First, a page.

And what happened to these works of Jackson’s “personal maturity”? Do they survive? And are there more of the same out there? I need to know. If you can tell me, use the comments option, please!

Minor post script

On closer inspection, there is another war period Jackson hidden on the Art UK site, an oil of boat builders at Madras, listed as by E Jackson. However,  subject location, painting style and signature are all compatible with the National Army Museum picture, and it’s easy to take an “S” for an “E”. The painting is here. It’s owned by Nuneaton Museum and Art Gallery and was bought in 1970. It’s a decent, unremarkable work, and I’m struck again by the extraordinary transition in Jackson’s career.

Incidentally, is it just me, or do others find the Art UK site, with its annoying, floating, pinterest-style, pick n’ mix pages, a lot harder to use than the old Your Paintings site?

 

Curated to death

If there’s one word that’s been abused recently to the point of transparency, it has to be “creative” (as a noun). And if there’s another, it has to be “curate” (as a verb). Wandering through John Lewis in Birmingham the other day I was shocked (but shouldn’t have been) to stumble across this placard:

“We regularly update this space with a carefully curated selection of contemporary designers and standout pieces.

 Discovered. Loved. Curated. All here to be found.”

Space … curated … designers … pieces … found: the language of the art gallery. (Are retail displays yet tagged as “installations”? I expect so.) But I know this isn’t new. In 2012 John Lewis first used “Curated” as an in-house brand for their “boutique space” housing “bespoke selections.” Lately and more generally, “curated” has come to mean simply “offered for sale”. Here fine art and shopping have achieved a horribly overt congruence. But it’s no more than we deserve.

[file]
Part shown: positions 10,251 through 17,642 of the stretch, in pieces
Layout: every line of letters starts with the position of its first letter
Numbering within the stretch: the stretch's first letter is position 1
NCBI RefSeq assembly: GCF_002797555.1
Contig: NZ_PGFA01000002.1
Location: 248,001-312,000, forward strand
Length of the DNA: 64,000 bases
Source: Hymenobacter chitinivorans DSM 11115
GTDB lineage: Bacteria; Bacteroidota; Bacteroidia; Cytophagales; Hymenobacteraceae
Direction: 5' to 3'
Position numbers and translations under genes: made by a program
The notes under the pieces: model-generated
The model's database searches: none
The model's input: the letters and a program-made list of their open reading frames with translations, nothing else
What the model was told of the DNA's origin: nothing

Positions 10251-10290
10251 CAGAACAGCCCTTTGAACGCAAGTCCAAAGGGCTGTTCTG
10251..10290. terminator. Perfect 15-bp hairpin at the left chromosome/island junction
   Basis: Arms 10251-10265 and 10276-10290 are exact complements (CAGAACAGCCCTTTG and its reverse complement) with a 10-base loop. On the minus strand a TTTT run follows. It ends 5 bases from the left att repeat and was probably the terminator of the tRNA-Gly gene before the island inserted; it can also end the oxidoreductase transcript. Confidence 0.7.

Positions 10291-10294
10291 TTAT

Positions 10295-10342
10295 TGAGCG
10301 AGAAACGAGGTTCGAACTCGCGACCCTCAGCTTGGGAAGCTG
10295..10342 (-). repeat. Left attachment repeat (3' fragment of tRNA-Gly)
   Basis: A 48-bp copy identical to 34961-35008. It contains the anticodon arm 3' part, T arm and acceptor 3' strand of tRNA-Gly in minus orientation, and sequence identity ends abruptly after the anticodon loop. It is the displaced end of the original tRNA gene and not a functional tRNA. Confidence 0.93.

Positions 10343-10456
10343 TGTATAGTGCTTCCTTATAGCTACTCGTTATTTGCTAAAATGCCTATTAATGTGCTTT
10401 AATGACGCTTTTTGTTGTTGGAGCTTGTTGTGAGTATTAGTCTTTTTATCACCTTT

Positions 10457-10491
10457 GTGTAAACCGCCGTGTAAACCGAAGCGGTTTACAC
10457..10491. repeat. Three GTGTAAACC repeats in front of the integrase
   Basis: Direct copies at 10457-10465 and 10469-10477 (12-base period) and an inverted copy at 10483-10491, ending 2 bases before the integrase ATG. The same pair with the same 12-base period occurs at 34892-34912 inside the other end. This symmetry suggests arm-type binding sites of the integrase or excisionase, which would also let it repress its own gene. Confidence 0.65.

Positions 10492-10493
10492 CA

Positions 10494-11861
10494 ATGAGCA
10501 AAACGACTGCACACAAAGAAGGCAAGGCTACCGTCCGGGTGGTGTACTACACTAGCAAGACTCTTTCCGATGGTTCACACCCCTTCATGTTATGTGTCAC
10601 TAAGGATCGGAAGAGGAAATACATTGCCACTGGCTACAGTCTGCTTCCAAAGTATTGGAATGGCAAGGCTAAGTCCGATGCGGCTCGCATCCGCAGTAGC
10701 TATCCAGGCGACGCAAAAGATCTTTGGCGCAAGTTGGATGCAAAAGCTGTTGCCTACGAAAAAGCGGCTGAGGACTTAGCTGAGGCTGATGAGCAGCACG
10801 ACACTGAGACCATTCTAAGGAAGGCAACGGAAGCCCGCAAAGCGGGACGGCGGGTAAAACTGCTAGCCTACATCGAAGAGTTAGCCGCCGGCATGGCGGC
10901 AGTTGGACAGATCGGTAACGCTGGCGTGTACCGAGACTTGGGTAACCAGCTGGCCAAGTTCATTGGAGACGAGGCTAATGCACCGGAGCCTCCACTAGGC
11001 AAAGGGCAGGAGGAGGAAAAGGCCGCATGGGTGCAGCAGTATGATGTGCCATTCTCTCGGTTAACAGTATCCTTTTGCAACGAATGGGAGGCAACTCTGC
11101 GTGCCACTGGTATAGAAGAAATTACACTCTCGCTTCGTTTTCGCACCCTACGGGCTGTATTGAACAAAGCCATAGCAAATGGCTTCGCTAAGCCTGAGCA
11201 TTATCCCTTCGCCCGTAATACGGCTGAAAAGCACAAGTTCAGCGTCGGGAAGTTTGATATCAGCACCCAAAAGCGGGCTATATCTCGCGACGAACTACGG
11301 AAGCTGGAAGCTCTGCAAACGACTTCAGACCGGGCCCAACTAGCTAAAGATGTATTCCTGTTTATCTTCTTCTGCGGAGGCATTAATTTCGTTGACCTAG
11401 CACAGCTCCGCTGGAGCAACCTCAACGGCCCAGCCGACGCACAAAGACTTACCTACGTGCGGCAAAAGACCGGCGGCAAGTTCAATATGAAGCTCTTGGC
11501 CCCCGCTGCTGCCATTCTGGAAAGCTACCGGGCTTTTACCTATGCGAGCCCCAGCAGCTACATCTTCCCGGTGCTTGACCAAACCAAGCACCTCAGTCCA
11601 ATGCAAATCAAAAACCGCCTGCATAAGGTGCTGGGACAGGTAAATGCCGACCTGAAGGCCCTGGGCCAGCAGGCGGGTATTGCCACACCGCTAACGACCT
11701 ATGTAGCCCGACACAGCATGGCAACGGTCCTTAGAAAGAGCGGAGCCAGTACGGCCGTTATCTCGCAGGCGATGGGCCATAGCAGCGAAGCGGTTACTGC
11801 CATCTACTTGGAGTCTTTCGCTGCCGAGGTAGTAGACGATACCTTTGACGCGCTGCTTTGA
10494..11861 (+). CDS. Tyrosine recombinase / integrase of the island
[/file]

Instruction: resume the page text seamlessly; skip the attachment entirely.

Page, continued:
In this particular case, John Lewis’s “curated selection” seemed to be just a bunch of Urban Decay cosmetics, including Vice lipsticks. Again, nothing new, but the brand language is interesting here, isn’t it? It shows where the moral compass is pointing at this moment in the post-millennial flux, and that’s still firmly towards the dark side. Is it possible to imagine anyone keen to buy makeup labelled “Civic Regeneration” or “Virtue”? Outside of some Age of Enlightenment time travel scenario, I don’t think so, but the key question is: why not?

vice

Urban Decay regularly use the language of junkiedom to give their products edge, and I notice that (at least in the States) their sun screen is tagged as “Urban Defense”. Already the fashion industry is not afraid to co-opt the frisson of terrorism, counter-terrorism and mass shootings, witness also the Viktor & Rolf Spicebomb aftershave, whose hand grenade packaging set off a security scare at Edinburgh airport a while ago. Not long now till the suicide belt moves from the bad taste fancy dress market into the high street. Just the job to hold a carefully curated selection of loved and found objects.

spicebomb